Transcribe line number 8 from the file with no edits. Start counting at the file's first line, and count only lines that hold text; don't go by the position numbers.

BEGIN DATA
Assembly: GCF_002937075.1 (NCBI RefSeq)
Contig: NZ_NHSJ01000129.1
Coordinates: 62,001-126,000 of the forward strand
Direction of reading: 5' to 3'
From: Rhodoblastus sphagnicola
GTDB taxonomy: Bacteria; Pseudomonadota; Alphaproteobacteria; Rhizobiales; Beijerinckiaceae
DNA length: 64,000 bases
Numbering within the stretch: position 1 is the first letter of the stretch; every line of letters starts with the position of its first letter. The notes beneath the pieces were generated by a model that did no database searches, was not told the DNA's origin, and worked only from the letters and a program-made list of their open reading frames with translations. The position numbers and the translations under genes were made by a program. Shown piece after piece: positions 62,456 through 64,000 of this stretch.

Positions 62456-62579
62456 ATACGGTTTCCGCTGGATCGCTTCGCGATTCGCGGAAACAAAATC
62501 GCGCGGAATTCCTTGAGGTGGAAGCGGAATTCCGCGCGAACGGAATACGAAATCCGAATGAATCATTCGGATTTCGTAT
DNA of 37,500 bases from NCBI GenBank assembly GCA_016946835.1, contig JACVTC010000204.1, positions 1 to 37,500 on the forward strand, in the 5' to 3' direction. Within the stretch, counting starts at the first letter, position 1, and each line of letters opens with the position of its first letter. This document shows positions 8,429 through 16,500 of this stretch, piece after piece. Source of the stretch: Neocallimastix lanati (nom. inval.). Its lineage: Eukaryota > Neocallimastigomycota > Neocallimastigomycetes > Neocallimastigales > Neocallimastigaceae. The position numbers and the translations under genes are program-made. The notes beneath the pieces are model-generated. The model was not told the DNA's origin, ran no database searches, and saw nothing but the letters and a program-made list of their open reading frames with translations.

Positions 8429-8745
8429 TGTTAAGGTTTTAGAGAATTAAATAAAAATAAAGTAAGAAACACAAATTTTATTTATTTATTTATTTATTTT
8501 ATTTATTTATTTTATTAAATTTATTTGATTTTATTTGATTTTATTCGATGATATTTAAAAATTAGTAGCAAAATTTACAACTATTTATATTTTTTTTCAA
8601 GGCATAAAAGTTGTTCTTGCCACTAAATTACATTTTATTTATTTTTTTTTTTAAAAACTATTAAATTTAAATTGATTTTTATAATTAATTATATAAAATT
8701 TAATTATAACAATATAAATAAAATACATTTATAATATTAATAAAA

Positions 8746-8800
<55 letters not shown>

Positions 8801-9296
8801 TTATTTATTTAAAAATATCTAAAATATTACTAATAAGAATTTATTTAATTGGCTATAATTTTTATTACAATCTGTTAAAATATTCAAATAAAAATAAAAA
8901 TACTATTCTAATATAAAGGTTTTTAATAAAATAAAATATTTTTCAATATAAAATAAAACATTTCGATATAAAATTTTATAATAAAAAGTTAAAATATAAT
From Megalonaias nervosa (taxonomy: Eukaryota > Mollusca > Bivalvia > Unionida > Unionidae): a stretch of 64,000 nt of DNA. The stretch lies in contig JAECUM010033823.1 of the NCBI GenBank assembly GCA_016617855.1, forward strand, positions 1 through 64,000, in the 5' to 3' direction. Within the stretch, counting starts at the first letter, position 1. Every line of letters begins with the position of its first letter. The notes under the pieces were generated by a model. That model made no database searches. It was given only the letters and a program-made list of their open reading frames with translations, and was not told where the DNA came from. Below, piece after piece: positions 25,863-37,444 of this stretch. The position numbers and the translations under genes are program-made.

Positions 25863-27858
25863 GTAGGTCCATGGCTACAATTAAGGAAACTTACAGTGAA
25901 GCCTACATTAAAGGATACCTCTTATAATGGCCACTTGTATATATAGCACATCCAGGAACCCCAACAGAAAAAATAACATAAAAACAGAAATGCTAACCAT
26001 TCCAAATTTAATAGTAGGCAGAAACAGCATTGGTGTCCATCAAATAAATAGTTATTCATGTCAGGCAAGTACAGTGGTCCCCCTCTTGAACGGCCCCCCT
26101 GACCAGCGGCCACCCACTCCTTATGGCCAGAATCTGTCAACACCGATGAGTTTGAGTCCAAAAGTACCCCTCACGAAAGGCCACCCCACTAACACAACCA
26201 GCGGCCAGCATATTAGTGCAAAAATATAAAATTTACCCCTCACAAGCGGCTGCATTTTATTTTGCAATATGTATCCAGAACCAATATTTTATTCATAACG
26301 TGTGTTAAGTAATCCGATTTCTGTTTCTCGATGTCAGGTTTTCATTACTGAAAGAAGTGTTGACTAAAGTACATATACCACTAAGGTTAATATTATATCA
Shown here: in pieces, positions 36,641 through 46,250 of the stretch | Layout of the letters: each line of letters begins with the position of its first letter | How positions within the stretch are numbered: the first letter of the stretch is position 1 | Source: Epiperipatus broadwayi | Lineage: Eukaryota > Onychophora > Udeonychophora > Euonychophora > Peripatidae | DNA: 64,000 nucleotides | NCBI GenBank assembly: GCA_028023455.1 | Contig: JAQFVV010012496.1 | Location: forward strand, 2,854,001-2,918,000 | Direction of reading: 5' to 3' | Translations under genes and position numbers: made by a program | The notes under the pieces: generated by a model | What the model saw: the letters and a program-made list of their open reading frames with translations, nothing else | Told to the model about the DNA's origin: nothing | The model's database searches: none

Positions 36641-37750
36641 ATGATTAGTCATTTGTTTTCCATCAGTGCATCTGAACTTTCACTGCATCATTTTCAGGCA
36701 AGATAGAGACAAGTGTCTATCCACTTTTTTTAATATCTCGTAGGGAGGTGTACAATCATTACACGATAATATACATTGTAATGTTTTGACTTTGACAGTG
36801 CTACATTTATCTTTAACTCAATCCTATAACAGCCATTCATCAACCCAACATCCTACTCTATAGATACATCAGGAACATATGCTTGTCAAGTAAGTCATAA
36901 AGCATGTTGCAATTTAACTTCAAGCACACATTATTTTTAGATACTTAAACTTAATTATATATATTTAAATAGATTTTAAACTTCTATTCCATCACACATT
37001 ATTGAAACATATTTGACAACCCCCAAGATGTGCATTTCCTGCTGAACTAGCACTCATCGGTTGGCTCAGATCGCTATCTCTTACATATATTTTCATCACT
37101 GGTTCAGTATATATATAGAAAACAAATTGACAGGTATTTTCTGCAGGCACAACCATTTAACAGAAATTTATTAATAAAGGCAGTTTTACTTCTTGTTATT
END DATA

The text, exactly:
Numbering within the stretch: position 1 is the first letter of the stretch; every line of letters starts with the position of its first letter. The notes beneath the pieces were generated by a model that did no database searches, was not told the DNA's origin, and worked only from the letters and a program-made list of their open reading frames with translations. The position numbers and the translations under genes were made by a program. Shown piece after piece: positions 62,456 through 64,000 of this stretch.